A few days ago I listened to a podcast interview with Guy Standing, a researcher and author on the idea of Basic Income. He, together with many others, puts forward compelling reasons for the introduction of Basic (Universal) Income; where every person is given a regular sum of money by the government, sufficient for subsistence. This means that people would no longer have to work to survive. The theory is, however, that most will continue (or start) engaging in work or activity for many different reasons including achieving a higher overall income. Basic Income differs from welfare in that it is paid to absolutely everyone: no means test or criteria are applied.
The merits or otherwise of Basic Income are hotly debated. Some of its perceived advantages include lower inequality and a streamlined welfare system. Amongst its perceived disadvantages include its cost, and a fear that it will result in less overall economic activity.
Climate change is a super-wicked, complex problem, and because of this we lack many of the cultural, social, policy, economic and technological tools and processes needed to respond. In many cases we don’t even know what these might look like. Further, in an era defined by complexity and complex, interconnecting systems, it is not always clear how to support the emergence of these tools and processes.
Complexity thinking provides some clues, suggesting that a high level of innovation and experimentation in a system is critical for systemic resilience. This is because we do not know exactly what is coming round the corner, and therefore we do not know what it is we need. The system needs a high level of responsive capacity. In the context of climate change, therefore, we need social systems with high levels of experimentation and innovation in order to supply the necessary tools and processes on an ongoing basis.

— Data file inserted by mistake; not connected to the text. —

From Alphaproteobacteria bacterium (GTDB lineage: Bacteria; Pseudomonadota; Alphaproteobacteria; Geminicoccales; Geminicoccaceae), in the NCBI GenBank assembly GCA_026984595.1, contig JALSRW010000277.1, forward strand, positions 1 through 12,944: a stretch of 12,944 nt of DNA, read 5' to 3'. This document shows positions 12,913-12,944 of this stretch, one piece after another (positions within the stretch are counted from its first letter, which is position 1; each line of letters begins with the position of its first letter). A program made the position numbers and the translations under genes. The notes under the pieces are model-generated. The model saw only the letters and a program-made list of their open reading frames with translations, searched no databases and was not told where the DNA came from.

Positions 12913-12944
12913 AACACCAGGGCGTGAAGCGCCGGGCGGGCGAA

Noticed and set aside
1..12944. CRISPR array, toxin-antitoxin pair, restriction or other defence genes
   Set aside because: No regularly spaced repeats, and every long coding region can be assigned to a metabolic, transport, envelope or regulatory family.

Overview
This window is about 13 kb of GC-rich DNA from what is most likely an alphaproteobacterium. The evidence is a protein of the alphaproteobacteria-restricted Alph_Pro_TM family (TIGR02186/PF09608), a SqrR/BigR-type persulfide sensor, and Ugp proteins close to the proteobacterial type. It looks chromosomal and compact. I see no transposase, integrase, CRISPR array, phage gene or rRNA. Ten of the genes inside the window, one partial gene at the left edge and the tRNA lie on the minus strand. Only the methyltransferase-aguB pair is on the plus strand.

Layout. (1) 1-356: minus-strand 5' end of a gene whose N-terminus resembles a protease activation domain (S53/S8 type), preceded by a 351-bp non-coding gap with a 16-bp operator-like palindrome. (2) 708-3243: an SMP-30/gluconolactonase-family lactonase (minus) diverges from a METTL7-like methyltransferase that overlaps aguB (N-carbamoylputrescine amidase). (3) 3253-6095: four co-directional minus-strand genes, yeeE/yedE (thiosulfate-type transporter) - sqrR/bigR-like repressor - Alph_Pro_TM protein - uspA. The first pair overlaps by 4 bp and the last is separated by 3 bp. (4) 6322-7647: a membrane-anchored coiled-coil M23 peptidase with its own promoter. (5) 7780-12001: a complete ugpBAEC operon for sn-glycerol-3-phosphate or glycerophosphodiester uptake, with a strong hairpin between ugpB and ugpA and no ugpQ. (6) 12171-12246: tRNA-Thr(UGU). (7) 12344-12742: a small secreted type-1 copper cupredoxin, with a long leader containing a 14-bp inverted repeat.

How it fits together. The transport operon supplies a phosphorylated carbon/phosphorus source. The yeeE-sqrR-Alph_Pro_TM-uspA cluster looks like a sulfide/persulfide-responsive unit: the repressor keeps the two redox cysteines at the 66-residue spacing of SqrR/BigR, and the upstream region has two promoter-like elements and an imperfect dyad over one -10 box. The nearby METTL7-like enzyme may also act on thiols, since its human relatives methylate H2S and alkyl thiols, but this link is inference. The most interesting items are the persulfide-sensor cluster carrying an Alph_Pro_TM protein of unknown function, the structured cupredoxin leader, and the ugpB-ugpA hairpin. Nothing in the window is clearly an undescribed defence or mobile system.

So finally, here lies the connection with Basic Income: A Basic Income can give people the space to experiment. Because subsistence is taken care of, artists and thinkers, designers and entrepreneurs can develop and grow ideas without the time and energy sapping pressures of a job-for-income. Of course this doesn’t mean that everyone will suddenly start thinking about climate adaptations and ways of decarbonising. But a rising tide lifts all boats, and other measures can be used to direct the direction of innovation. Just imagine how many more water saving mechanisms would emerge in response to Cape Town’s water crisis if those with creative ideas (and vast experience of resourcefulness) could be sustained to develop them rather than spending their days in a fog of deprivation and depression?
Yes, there is a bit of detail-devil in this proposition, as in most. But I assume that South African readers in particular didn’t miss the bit about Basic Income’s contribution to equality? So for now, here is a provocation: Why is the Department of Environment not promoting Basic Income as one of its key climate change policies?